A pinball machine showed up in game arcades which I got to play several times. It had Queen’s music! The Atari Game Cartridge was less exciting somehow, Mattel sold a toy rocket ship for kids.

Titan Books published a 4 volume set collecting Flash Gordon comics from Alex Raymond to the present day.

There was even a Flash Gordon Colorforms Set! Along with Silly Putty and Yo-Yos Colorforms were a 1970s staple kids toy.

The 1979 NBC Saturday morning series was licensed to comics, figures, and lunchbox/thermos sets.

A comic book adaptation of Flash Gordon was published by Golden. The price was $1.95

There was also a program sold at select theaters for the film. I found it years later at a Horror/SciFi Convention.

40th Anniversary of Mike Hodges’ Flash Gordon Movie featuring the music of QUEEN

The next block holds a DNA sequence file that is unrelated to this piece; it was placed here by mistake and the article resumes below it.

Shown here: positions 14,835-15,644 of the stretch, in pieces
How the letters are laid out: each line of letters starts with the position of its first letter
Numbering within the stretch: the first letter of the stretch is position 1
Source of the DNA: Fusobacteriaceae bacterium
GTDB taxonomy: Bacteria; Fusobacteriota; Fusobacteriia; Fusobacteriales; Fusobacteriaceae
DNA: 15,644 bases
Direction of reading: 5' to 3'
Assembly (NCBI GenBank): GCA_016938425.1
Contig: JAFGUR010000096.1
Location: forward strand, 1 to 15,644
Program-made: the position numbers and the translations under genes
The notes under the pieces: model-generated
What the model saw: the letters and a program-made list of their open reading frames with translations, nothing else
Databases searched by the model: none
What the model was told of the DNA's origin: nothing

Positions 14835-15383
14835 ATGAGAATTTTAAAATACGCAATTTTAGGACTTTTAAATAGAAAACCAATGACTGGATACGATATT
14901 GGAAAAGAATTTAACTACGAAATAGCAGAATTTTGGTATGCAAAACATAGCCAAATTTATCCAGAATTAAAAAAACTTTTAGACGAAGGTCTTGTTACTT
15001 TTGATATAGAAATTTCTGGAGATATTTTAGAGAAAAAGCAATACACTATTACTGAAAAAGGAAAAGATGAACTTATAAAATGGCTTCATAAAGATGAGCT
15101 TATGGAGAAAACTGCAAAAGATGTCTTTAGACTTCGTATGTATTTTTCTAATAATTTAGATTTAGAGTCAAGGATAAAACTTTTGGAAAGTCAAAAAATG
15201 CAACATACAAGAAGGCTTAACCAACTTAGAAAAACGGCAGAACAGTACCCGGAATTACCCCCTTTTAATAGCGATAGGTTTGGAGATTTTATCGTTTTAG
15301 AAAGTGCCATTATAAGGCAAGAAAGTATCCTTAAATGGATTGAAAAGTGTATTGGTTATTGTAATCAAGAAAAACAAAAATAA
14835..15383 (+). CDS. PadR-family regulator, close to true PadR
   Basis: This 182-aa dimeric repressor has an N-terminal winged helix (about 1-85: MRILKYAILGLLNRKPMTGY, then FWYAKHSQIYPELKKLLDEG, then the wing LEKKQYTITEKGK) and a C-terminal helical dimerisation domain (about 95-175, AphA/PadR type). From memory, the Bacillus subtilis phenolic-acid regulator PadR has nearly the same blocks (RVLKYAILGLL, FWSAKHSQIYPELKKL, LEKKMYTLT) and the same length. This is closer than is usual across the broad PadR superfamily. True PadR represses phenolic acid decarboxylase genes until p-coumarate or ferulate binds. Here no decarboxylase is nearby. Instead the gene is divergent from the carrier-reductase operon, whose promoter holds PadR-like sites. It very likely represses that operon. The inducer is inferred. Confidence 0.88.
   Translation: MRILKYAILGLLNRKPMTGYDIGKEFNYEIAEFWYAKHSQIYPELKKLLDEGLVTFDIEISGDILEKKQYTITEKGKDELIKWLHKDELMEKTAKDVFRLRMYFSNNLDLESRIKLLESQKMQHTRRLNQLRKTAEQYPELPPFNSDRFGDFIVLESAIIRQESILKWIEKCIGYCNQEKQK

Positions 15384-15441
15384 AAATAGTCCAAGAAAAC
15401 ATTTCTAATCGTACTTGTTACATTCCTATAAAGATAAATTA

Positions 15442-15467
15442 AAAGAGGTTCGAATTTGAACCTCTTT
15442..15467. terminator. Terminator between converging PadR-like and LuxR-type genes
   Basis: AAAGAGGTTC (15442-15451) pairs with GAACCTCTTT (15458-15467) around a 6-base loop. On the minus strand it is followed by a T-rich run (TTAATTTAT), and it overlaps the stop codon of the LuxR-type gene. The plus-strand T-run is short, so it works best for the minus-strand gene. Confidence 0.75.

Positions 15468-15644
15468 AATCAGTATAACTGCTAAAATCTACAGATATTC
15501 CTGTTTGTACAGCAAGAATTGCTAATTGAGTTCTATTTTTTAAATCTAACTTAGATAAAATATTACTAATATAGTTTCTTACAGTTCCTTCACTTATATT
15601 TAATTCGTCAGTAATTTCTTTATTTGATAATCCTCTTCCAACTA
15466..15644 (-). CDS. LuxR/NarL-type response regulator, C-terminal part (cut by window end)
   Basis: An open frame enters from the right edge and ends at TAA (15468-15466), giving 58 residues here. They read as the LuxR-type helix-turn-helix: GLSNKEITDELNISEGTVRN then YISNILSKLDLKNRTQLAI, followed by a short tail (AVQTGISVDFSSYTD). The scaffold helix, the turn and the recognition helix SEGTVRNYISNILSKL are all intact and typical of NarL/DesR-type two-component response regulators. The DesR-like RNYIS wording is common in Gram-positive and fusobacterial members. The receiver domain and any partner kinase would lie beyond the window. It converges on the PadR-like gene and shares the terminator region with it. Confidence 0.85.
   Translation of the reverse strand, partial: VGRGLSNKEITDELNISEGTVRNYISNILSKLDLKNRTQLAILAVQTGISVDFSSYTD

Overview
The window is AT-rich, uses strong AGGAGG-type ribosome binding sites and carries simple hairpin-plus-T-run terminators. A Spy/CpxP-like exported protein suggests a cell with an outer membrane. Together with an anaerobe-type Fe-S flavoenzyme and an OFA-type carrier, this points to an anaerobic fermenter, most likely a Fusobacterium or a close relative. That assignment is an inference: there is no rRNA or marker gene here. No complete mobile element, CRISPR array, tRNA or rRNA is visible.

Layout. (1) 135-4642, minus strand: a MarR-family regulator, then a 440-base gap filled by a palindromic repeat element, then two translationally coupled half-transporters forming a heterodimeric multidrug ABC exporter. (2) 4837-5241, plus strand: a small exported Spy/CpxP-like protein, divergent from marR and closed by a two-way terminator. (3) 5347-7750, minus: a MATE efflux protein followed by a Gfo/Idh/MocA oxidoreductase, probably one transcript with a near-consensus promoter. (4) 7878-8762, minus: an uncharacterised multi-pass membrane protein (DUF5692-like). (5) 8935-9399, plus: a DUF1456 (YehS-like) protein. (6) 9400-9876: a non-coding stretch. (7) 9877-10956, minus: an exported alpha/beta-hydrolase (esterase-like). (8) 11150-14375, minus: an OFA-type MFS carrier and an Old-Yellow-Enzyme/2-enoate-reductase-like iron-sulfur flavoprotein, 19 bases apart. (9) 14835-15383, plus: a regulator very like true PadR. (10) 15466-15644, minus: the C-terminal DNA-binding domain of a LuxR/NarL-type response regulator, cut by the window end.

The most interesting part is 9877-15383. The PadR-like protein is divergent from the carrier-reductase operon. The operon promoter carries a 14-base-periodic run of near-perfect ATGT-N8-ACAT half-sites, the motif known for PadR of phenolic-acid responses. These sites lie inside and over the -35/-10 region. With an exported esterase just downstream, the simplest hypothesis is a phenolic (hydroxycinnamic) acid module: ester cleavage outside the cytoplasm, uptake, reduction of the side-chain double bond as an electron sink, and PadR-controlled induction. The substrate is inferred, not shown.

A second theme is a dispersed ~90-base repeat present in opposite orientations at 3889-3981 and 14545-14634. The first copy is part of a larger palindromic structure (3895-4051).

STUDIOCANAL is excited to announce the new 4k, Ultra High Definition restoration of Mike Hodge’s cult classic FLASH GORDON (1980), in honour of the film’s 40th anniversary.

 Flash Gordon was scanned from the original 35mm negative to produce 4K files. Over 500 hours of manual restoration repaired serious damage that included image instability, scratches, and intermittent flicker.

The sound was scanned from the original track negative and underwent restoration to improve issues ranging from audio drop-outs throughout the feature and during reel changes, digital clicks and optical distortion.

The film was colour graded for theatrical, home entertainment and 4K HDR release, using previous digital releases and 35mm prints as a reference. In line with the Director’s vision and the original 35mm cinema release, VFX work was applied to remove the strings in all scenes where visible. This restoration was approved by Director Mike Hodges in May 2020 and will include the first 4K HDR Dolby Vision master of Flash Gordon.